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English: Some of the finite structures considered in graph theory have names, sometimes inspired by the graph's topology, and sometimes after their discoverer. A famous example is the Petersen graph, a concrete graph on 10 vertices that appears as a minimal example or counterexample in many different contexts.[1]

Contents

Individual graphsEdit

Highly symmetric graphsEdit

Strongly regular graphsEdit

The strongly regular graph on v vertices and rank k is usually denoted srg(v,k,λ,μ).

Symmetric graphsEdit

A symmetric graph is one in which there is a symmetry (graph automorphism) taking any ordered pair of adjacent vertices to any other ordered pair; the Foster census lists all small symmetric 3-regular graphs. Every strongly regular graph is symmetric, but not vice versa.

Semi-symmetric graphsEdit

Graph familiesEdit

Complete graphsEdit

The complete graph on   vertices is often called the  -clique and usually denoted  , from German komplett.[2]

Complete bipartite graphsEdit

The complete bipartite graph is usually denoted  . The graph   equals the 4-cycle   (the square) introduced below.

CyclesEdit

The cycle graph on   vertices is called the n-cycle and usually denoted  . It is also called a cyclic graph, a polygon or the n-gon. Special cases are the triangle  , the square  , and then several with Greek naming pentagon  , hexagon  , etc.

Friendship graphsEdit

The friendship graph Fn can be constructed by joining n copies of the cycle graph C3 with a common vertex.[3]

 
The friendship graphs F2, F3 and F4.

Fullerene graphsEdit

In graph theory, the term fullerene refers to any 3-regular, planar graph with all faces of size 5 or 6 (including the external face). It follows from Euler's polyhedron formula,   (where   indicate the number of vertices, edges, and faces), that there are exactly 12 pentagons in a fullerene and   hexagons. Fullerene graphs are the Schlegel representations of the corresponding fullerene compounds.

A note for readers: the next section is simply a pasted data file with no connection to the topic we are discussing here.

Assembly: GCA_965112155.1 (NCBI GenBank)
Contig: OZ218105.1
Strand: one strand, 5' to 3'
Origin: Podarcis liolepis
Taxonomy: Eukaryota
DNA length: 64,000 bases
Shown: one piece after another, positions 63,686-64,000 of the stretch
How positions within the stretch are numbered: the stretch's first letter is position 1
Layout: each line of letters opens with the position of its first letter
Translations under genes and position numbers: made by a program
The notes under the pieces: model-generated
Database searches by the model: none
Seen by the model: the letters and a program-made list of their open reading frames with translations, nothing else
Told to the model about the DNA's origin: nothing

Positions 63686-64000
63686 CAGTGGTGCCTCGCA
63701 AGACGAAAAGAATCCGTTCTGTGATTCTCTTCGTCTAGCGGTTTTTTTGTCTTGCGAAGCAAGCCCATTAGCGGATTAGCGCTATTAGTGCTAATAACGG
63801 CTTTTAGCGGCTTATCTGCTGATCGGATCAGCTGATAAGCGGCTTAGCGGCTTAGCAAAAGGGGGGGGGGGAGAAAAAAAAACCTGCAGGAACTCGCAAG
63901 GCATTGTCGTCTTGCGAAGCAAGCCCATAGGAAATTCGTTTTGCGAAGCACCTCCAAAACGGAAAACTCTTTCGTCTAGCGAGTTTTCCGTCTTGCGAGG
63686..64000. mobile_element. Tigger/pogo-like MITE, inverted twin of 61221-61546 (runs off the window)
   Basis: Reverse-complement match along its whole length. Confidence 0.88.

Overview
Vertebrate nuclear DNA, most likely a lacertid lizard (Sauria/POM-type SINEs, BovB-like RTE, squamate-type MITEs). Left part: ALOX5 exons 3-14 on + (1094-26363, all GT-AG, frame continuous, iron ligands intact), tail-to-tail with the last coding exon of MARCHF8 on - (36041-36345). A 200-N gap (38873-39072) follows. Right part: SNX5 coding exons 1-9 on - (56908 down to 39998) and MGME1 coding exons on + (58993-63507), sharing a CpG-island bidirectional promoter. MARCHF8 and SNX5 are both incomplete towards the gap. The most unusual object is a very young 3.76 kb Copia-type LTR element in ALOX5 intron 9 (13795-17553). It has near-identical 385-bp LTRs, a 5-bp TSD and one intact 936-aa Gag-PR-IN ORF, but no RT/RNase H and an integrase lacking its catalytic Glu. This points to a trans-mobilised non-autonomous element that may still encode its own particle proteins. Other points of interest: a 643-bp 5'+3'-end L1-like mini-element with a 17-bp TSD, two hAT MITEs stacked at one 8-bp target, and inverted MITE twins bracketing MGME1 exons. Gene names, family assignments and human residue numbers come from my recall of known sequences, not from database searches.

Platonic solidsEdit

The complete graph on four vertices forms the skeleton of the tetrahedron, and more generally the complete graphs form skeletons of simplices. The hypercube graphs are also skeletons of higher dimensional regular polytopes.

Truncated Platonic solidsEdit

SnarksEdit

A snark is a bridgeless cubic graph that requires four colors in any edge coloring. The smallest snark is the Petersen graph, already listed above.

StarEdit

A star Sk is the complete bipartite graph K1,k. The star S3 is called the claw graph.

 
The star graphs S3, S4, S5 and S6.

WheelEdit

The wheel graph Wn is a graph on n vertices constructed by connecting a single vertex to every vertex in an (n-1)-cycle.

 
Wheels   .

ReferencesEdit

  1. Gallery initially copied here from the English Wikipedia en:Gallery of named graphs, started there by en:User:Arbor on 16 June 2006
  2. David Gries and Fred B. Schneider, A Logical Approach to Discrete Math, Springer, 1993, p 436.
  3. Gallian, J. A. "Dynamic Survey DS6: Graph Labeling." Electronic J. Combinatorics, DS6, 1-58, Jan. 3, 2007. [1].